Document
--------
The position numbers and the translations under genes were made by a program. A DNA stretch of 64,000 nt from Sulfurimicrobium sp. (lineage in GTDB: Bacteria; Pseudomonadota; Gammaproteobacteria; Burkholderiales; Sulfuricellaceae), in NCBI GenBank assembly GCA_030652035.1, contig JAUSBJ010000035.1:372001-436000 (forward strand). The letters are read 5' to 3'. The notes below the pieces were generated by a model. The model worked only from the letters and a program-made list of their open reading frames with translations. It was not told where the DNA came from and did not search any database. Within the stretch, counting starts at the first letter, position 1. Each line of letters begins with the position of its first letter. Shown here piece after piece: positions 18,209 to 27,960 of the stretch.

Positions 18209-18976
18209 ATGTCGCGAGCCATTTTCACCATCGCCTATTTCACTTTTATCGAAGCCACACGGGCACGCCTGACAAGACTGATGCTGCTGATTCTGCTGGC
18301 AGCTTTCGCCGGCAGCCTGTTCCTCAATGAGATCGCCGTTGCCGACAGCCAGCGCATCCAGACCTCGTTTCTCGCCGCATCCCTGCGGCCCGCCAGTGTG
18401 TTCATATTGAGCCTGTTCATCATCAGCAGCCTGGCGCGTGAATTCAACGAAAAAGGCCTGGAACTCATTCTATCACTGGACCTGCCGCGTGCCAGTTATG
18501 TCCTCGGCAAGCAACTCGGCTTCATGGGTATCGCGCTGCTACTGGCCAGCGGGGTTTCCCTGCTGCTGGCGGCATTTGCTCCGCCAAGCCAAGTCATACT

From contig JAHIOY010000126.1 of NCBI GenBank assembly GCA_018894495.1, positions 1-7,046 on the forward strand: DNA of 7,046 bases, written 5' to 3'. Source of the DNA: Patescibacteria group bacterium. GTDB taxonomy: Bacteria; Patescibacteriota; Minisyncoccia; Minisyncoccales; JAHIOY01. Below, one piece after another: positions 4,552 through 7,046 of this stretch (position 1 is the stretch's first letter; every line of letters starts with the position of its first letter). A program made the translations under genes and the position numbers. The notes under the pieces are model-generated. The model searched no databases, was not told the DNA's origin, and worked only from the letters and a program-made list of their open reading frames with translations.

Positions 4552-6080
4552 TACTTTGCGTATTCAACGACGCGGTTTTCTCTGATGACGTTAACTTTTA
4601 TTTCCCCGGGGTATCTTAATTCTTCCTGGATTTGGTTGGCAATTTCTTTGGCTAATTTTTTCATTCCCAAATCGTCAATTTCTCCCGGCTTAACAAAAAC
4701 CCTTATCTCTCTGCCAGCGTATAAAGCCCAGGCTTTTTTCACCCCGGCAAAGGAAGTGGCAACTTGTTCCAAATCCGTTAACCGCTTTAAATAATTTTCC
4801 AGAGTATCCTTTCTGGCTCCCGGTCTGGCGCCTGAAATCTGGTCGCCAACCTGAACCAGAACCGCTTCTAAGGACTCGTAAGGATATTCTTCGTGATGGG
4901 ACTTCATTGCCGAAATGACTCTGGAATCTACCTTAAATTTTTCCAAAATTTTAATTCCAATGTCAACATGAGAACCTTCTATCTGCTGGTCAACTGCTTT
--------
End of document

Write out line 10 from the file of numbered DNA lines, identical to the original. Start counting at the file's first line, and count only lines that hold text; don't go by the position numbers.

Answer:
4601 TTTCCCCGGGGTATCTTAATTCTTCCTGGATTTGGTTGGCAATTTCTTTGGCTAATTTTTTCATTCCCAAATCGTCAATTTCTCCCGGCTTAACAAAAAC